• ​The remainder — or about 2,500 individuals — are classified as "inactive," "deceased," or "long term incarcerated"

  • 66.4% black non-Hispanic

  • 14.1% white Hispanic

  • 9.7% black Hispanic

  • 2.3 % white non-Hispanic

  • 0.4% Asian

 

THE SOLUTION

This year we will help change the lives of 50 youths. These are youth that are either in a gang or going to join a gang. They will either be killed or kill someone within two years of being on the streets. Our goal is to get one person per month to participate and complete the Strong Roots Youth one year Program. We are seeking funding through private, public, and government funding. Your contributions will go toward achieving the goals of Strong Roots Youth Foundation. We also have engaged gang member on the streets of Boston and have helped several turn their lives around.

Cities and towns that the “Strong Roots Saving Youth Program” will cover with funds provided through this grant:

We will cover the Boston areas of the South End, Roxbury, Dorchester and Mattapan in which we have found to have a direct bearing on the gang activity in Boston. Having grew up within the very urban communities that we serve we know first-hand what youths and families are experiencing. We have empathy and sympathy for them, but we know that we must be firm in our mission and in our guidance and council. We know what it is going to take to make our communities a safer place to live.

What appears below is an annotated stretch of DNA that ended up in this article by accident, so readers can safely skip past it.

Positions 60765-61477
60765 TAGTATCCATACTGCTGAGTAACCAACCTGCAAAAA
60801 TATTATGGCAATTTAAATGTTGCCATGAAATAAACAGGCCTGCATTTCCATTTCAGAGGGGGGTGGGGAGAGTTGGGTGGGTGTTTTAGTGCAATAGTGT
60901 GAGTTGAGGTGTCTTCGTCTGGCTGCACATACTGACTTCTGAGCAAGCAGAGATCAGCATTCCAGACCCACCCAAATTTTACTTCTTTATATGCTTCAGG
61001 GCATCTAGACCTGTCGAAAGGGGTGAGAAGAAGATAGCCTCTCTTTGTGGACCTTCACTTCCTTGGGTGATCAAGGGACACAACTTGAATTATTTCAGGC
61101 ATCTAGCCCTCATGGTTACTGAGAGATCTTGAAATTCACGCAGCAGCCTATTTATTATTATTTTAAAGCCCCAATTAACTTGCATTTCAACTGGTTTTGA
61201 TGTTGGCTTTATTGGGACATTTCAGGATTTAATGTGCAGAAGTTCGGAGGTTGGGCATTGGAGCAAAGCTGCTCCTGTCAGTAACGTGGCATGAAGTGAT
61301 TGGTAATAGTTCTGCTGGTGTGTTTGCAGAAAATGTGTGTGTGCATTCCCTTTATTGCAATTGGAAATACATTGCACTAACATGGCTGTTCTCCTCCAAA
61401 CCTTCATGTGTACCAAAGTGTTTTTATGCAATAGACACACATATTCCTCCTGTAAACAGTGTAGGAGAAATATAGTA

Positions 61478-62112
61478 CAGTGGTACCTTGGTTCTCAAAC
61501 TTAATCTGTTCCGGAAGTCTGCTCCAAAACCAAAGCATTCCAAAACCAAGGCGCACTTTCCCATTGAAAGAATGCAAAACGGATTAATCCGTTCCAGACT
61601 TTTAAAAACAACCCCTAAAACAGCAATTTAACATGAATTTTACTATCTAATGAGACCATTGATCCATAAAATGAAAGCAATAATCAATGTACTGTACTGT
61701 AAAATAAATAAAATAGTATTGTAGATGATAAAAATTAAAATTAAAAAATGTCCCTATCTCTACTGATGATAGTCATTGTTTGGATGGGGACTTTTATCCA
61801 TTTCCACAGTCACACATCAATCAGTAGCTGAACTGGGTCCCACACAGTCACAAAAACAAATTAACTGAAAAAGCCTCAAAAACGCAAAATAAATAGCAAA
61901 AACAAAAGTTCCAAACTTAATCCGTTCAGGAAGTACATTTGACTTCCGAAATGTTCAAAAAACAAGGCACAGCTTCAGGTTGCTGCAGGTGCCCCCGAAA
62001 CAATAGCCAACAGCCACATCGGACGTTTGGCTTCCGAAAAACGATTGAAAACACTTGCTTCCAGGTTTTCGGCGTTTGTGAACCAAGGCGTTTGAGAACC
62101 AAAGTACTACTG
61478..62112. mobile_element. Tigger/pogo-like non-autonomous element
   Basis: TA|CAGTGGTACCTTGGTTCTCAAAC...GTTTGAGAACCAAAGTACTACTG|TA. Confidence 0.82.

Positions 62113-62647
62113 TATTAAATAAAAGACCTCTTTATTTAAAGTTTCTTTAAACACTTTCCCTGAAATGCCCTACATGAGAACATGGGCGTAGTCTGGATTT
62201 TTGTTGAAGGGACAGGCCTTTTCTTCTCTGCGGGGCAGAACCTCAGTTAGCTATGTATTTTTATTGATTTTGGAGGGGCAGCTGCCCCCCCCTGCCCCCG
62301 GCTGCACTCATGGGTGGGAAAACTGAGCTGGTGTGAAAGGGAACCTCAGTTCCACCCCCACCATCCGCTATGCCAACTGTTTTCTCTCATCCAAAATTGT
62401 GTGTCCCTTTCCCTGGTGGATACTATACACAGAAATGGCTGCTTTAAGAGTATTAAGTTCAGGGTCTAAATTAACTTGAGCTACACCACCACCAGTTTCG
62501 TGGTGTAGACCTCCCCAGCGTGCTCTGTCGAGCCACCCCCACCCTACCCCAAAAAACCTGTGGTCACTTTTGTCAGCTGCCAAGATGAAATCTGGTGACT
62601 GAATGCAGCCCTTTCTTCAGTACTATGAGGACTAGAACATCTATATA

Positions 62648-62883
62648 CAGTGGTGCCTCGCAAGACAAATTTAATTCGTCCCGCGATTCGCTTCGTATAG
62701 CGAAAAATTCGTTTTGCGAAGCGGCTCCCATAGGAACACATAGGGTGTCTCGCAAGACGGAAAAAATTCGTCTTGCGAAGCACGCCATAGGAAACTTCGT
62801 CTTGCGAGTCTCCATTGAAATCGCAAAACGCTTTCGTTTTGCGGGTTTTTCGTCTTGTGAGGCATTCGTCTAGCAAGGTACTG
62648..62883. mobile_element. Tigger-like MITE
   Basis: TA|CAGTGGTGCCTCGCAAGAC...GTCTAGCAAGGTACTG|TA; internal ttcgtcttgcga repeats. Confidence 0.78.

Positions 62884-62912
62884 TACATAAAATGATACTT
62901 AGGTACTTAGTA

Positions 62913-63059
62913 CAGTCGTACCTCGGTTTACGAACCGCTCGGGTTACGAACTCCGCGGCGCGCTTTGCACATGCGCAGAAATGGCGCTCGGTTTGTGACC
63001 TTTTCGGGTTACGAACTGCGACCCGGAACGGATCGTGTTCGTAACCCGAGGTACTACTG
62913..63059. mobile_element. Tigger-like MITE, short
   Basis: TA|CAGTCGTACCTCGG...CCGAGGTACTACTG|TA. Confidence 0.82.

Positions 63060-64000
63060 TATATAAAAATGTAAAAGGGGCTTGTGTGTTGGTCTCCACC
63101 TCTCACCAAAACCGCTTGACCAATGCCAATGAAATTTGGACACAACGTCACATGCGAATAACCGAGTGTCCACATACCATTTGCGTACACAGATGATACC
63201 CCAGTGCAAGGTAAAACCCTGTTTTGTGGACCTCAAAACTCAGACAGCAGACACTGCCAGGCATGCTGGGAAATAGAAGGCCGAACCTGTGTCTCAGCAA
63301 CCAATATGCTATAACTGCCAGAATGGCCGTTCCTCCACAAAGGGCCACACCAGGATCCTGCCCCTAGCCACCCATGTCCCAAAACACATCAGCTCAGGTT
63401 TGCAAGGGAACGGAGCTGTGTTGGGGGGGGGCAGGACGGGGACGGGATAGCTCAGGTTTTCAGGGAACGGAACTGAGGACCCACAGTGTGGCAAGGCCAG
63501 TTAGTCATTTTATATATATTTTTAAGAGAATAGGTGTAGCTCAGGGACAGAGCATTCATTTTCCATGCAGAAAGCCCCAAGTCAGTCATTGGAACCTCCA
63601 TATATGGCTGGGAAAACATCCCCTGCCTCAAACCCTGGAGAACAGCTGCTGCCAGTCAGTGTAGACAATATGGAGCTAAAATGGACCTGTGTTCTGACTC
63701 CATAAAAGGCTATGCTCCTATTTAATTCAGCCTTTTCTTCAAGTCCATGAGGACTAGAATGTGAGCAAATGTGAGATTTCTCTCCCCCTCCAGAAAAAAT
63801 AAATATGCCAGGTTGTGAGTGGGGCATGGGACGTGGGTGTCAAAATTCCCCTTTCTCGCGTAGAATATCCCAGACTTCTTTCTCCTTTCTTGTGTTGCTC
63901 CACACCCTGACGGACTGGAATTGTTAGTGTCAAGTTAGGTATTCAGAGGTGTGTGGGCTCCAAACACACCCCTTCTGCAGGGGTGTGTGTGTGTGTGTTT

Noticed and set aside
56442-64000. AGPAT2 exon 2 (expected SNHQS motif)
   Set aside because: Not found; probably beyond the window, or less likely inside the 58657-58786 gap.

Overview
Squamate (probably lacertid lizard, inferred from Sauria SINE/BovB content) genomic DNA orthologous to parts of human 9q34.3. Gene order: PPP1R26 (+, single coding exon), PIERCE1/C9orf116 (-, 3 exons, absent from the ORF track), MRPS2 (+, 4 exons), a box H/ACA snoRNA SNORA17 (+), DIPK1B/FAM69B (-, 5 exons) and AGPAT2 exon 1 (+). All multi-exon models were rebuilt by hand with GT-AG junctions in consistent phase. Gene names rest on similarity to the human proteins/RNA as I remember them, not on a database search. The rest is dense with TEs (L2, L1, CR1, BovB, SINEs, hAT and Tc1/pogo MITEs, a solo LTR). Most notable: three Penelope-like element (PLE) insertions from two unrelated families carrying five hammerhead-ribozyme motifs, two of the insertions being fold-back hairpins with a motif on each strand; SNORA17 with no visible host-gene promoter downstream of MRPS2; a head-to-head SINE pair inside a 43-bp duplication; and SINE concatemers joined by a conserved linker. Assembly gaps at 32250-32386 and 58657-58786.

These areas have the highest and most violent crime rates. We are ready to increase awareness of our presence by making our personal presence known and shown to them. And by letting them know that there is hope for them and that we are there to help them. Although our services are in high demand, most of them are not going to come to us for help so we must go to them. We will help and assist 40 to 50 youth and modify their behavior, thought pattern and way of life.

 

ADDITIONAL DATA

Updates (1)

  • September 4, 2019 by Strong Roots Saving-youths, Organizer

    Five days, 17 shootings in Boston
    By Gal Tziperman Lotan Globe Staff,July 8, 2019, 8:14 p.m. In Roxbury, a man walked down Maple Street on Saturday; six people were shot on the street late Friday night.(Craig F. Walker/Globe Staff)

    The violence began just before midnight on July 3, when someone was shot at a street corner in Roslindale.

    By sunset Sunday — a span of just over four days — 17 people were wounded in shootings in Boston, including an 8-year-old girl. All 17 victims are expected to live, police said.

    Police said Monday they have not made any arrests in the shootings and declined to say whether any are related. They declined to release the victims’ names and in many cases declined to provide their gender or age.

    The July Fourth holiday is often marred by violence in Boston. During the first week of July 2019, three people were killed and seven injured in shootings, according to Boston Police Department statistics. In 2018, two people were shot and killed and another 15 were injured in the first week of July.